The field sketches are something I constantly do to keeps me practiced for everything else and they subconsciously feed back into and influence my comic work too. It’s a little neglected at the moment, but The Victory Motel will probably be revived the next I am on the road or need an illustration and narrative outlet to record something that’s going on in my life.
BF: Will The Megatherium Club be your main focus in the short-term future or do you have any other comics-related projects in the planning stages?
POMERY: The Megatherium Club is the priority at the moment, but very soon after I will be wrapping up the Billboards saga. I also have a few anthology pieces coming out in ink+PAPER, The Newcastle Science Comic and Mike Medaglia’s Wu Wei. In the background I am planning a much larger project called British Ice which is set to take years off my life, but something I am very excited to produce.
BF: And, finally, across the rest of the small press community what work has particularly caught your eye of late? What in your opinion should we definitely be sticking on our self-published “must-read” lists?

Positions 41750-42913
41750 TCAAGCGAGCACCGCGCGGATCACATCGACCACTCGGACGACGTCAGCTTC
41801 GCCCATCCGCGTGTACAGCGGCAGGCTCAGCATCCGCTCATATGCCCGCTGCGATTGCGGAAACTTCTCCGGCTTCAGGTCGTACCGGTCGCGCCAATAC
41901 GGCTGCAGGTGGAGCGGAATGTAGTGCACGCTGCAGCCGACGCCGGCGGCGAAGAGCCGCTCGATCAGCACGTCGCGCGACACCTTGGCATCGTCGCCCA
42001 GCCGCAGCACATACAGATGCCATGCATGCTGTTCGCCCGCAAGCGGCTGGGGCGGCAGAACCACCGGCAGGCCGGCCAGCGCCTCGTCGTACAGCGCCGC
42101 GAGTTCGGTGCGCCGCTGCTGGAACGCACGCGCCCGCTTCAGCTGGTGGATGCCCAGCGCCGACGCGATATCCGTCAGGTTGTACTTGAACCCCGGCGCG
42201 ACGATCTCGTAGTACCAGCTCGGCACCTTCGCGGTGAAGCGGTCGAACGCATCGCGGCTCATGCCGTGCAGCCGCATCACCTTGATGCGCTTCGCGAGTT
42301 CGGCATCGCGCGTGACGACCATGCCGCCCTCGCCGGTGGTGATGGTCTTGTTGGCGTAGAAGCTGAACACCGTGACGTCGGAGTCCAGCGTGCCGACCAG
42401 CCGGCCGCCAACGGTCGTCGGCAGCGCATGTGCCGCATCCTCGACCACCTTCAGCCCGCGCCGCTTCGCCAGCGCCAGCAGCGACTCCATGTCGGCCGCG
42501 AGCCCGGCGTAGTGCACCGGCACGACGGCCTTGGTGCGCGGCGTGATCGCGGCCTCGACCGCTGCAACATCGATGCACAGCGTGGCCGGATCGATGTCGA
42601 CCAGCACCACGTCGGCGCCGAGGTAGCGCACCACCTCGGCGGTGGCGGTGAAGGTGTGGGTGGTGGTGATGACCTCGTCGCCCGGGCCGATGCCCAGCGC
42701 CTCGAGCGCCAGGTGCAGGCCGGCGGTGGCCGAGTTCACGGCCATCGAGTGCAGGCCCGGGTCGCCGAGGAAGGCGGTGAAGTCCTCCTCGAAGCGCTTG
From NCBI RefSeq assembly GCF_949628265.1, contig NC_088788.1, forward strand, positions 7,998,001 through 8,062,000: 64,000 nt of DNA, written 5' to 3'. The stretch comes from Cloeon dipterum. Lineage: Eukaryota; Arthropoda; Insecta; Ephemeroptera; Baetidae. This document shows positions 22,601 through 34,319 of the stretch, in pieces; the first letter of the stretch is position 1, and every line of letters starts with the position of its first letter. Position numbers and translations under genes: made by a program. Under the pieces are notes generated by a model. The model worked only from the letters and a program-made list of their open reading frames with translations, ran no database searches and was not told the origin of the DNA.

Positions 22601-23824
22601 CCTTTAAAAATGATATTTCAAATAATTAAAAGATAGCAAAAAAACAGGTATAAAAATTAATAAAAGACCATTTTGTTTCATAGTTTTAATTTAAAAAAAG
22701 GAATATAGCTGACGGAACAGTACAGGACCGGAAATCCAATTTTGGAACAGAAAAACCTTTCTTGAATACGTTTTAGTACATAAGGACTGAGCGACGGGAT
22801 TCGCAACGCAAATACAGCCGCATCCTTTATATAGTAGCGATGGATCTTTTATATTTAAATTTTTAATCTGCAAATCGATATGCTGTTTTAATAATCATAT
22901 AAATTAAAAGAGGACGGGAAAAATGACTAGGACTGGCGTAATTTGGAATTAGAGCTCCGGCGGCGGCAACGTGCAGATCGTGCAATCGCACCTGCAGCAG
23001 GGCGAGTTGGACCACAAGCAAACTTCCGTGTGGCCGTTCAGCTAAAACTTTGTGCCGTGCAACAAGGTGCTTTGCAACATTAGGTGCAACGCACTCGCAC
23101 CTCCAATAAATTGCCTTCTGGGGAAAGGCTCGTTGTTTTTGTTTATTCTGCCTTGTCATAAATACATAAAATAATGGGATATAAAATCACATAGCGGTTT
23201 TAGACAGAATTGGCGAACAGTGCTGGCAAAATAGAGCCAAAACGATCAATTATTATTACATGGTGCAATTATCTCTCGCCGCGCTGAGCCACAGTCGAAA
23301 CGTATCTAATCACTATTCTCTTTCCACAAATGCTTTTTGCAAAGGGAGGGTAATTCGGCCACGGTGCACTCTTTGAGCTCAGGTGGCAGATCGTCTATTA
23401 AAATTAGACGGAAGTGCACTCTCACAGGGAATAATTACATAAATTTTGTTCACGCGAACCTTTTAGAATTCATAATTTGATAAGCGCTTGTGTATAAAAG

POMERY: Simon Moreton (Smoo Comics) and Joe Decie (The Accidental Salad) are probably the reason I backed off autobio, between them they’ve got the genre dialled for me. Moreton hunting down the very meaning of being, while Decie acknowledging the frivolous and surreal side of thought – great stuff.
Dave ‘Lando’ Lander of Decadence is still knocking it out the park in terms of his artwork; his quality of line is unreal and deserves far more recognition.
I admire Douglas Noble’s persistent pursuit of experimentation, which is a reminder not to become blinkered and sometimes you need to roll the dice a little more.
Andy Poyiadgi is new one for me, but what I’ve seen looks very impressive, looking forward to see where he goes with it.
For more on Owen’s work check out his website here. You can order copies of Between the Billboards from his online store here. Reads #3 featuring The Megatherium Club preview is available from Avery Hill Publishing here.